If left untreated, the clubfoot patient will not be able to set their foot flat on the ground. This will lead to them being unable to wear shoes or walk without pain. They will often be forced to hobble around on the very outsides of their feet or even their ankles. Because of their inability to move around regularly, many of the people affected have a very low quality of life and miss out on important opportunities.
For people who live in third world countries, the condition can be especially debilitating. In fact, over 80% of cases of untreated clubfoot worldwide occur in third world countries where people do not have access to quality medical care. This can lead to them being ostracized, shunned, and put out on the streets. Many people are unable to perform the tasks required for available jobs, leaving them unemployed and dependent on family or strangers to care for them.
It’s best to start treatment at around 1 to 2 weeks because ligaments, bones, and joints are very flexible and easier to treat. The standard method of treatment for infants and children is called the Ponseti method, which was discussed in an earlier blog post. However, those who did not receive treatment as a child or have experienced a relapse as an adult are generally treated using the Ilizarov method.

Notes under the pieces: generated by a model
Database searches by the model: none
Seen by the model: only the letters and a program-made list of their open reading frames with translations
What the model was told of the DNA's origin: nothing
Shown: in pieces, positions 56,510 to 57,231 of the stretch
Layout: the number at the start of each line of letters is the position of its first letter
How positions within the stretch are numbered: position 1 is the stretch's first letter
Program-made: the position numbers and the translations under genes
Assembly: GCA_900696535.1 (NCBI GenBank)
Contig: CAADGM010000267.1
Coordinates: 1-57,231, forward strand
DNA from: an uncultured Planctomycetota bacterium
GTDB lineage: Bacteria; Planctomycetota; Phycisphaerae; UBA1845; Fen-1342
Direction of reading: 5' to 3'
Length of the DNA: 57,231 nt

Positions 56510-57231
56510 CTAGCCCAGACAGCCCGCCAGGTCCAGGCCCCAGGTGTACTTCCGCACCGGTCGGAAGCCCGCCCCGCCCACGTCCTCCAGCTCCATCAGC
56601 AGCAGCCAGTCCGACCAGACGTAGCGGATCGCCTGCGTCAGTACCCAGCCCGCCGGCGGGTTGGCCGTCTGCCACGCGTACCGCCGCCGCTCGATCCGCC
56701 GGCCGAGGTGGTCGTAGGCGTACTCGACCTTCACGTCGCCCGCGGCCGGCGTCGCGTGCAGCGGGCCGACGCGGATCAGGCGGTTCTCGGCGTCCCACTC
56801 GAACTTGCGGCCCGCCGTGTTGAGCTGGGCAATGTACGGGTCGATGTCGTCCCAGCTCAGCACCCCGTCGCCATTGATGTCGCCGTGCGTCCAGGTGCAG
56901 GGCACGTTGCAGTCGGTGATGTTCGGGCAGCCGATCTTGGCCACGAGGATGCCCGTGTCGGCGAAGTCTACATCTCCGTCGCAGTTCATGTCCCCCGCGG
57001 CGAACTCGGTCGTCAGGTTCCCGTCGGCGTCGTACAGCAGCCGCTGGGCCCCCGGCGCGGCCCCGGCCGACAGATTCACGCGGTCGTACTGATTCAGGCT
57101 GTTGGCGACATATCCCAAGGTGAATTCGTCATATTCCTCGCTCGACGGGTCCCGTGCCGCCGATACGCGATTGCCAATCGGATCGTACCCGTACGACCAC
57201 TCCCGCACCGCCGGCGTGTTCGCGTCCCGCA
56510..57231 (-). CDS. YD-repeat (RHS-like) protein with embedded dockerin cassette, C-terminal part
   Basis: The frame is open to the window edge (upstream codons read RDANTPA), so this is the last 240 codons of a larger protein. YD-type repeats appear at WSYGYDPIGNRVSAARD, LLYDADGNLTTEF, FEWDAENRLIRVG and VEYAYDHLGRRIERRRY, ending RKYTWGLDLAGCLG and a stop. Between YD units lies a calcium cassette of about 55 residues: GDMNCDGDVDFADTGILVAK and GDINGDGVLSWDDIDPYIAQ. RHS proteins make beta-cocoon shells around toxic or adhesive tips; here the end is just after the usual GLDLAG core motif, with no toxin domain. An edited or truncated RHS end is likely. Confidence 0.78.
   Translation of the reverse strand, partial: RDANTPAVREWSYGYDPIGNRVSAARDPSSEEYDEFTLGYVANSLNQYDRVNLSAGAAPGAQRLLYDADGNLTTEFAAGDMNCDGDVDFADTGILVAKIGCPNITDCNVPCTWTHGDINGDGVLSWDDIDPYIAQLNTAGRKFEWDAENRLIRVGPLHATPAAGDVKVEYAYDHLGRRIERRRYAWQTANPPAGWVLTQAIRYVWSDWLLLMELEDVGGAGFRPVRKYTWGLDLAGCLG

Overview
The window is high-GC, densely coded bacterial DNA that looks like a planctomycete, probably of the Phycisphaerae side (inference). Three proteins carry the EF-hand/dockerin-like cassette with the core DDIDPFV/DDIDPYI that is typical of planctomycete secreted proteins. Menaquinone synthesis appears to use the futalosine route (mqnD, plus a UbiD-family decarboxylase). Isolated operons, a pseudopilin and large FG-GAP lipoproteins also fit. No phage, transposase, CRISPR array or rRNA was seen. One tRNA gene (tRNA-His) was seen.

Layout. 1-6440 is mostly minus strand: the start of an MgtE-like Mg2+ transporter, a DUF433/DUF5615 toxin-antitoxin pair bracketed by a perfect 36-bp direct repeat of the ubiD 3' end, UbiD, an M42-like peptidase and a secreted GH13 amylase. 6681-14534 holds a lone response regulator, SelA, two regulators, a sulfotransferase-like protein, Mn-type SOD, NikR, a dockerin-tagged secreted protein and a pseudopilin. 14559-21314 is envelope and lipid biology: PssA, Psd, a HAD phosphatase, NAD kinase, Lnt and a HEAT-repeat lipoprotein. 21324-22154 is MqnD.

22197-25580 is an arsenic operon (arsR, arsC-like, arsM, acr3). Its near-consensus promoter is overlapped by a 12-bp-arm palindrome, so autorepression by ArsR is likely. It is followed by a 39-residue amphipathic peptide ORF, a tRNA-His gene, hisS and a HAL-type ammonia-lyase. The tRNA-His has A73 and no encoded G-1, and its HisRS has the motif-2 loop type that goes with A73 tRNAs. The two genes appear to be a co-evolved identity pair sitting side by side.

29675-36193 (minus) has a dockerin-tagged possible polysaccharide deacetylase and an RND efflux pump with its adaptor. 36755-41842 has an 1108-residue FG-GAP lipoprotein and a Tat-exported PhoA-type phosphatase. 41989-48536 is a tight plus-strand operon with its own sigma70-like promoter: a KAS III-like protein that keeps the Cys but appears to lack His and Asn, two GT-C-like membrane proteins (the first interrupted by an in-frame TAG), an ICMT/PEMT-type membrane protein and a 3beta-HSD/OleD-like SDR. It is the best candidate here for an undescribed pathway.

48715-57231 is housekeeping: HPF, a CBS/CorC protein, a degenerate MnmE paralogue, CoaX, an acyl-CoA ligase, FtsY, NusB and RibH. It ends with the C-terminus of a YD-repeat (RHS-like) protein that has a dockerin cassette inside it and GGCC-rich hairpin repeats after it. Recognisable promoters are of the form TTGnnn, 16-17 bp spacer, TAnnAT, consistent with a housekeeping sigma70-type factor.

According to the Clubfoot Institute in Arcadia, CA, "In the Ilizarov method, wires are placed through bone of the clubfoot and attached to an external fixator, which is slowly adjusted at home by the patient after receiving instructions from the doctor." The fixator then works similarly to braces on teeth-it is gradually tightened, which manipulates the positioning of the lower leg and foot. Unfortunately, this process is very time consuming and painful for the patient. Additionally, since they are older and their bones and ligaments are more mature than a child’s, they may experience a relapse in the condition and be required to repeat the procedure.